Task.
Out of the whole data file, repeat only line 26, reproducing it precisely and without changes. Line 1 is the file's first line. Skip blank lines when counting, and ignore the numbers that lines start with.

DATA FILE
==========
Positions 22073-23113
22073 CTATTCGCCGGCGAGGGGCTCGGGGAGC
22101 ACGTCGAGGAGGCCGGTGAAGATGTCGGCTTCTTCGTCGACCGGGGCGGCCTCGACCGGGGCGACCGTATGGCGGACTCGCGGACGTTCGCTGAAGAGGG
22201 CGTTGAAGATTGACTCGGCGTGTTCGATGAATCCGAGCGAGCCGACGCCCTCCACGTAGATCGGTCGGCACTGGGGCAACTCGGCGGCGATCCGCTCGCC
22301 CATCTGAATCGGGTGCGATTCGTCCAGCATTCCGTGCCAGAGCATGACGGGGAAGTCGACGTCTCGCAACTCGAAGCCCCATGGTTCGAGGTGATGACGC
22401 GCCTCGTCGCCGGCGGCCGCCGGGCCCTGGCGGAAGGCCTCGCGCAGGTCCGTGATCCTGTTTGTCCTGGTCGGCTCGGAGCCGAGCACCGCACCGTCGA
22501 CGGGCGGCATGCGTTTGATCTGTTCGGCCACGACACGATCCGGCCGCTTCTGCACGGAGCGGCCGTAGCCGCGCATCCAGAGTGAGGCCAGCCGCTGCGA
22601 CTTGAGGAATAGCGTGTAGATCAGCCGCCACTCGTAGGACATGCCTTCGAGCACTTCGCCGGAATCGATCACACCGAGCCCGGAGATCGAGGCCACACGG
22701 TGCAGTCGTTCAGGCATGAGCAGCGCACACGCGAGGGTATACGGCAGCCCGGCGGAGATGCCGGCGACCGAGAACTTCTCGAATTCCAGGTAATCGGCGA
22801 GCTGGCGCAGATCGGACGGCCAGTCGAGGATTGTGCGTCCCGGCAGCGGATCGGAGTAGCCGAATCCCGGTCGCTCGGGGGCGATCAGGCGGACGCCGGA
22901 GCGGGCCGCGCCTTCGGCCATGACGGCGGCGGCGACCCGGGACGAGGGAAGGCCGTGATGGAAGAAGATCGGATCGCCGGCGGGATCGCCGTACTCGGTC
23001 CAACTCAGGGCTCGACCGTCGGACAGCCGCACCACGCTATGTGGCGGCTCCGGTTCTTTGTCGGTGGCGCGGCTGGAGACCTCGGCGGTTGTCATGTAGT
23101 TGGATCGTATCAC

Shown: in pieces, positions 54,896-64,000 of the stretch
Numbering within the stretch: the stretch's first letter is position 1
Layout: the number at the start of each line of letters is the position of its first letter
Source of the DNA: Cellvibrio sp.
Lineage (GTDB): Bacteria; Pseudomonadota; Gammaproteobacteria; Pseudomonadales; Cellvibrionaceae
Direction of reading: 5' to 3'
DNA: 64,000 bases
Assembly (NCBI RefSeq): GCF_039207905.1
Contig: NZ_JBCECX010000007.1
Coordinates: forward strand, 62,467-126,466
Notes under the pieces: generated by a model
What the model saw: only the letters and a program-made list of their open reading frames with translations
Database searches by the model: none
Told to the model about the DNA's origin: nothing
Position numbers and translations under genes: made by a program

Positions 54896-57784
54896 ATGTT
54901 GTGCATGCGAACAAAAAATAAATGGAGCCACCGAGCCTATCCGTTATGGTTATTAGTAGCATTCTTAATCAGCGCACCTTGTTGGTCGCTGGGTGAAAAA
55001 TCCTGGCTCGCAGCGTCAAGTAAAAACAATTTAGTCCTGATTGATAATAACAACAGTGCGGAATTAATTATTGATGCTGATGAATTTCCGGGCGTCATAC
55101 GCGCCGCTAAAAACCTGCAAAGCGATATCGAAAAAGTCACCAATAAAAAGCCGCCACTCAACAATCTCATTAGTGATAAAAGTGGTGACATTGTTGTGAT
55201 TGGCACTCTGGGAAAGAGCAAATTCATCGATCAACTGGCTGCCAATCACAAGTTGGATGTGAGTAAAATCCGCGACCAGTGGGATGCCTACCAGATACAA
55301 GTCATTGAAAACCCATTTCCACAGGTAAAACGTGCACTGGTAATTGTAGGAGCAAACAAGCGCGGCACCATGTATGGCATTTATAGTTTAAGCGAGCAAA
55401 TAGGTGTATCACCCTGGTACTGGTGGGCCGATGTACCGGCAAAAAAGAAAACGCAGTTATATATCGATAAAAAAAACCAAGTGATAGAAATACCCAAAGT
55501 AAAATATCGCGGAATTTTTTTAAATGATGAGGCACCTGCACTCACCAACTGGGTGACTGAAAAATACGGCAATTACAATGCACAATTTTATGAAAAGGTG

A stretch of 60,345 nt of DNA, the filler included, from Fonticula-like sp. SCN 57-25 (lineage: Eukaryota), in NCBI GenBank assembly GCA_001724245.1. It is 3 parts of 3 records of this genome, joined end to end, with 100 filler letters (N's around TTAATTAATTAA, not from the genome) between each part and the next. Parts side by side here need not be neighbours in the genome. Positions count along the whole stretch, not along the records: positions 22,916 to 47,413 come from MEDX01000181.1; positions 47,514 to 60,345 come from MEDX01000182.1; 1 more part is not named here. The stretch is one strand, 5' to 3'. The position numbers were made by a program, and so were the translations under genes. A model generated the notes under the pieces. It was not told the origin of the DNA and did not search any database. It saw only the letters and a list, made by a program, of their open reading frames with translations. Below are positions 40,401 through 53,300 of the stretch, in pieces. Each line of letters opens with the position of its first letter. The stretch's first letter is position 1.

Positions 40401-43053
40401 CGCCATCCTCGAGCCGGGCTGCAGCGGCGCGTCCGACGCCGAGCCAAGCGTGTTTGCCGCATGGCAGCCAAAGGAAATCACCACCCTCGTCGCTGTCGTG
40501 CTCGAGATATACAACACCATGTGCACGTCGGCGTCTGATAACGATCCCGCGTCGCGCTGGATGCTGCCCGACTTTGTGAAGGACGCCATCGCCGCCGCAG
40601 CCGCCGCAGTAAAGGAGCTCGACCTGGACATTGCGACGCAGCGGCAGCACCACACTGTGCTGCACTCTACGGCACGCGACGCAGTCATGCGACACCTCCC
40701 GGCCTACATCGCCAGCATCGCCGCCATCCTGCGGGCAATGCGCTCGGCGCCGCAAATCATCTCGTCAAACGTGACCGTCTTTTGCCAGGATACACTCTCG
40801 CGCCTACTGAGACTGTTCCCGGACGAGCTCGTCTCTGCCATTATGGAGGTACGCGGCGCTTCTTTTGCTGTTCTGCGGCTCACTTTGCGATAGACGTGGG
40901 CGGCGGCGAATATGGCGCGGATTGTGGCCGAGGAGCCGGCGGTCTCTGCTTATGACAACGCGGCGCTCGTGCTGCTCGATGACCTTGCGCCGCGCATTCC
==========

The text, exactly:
Database searches by the model: none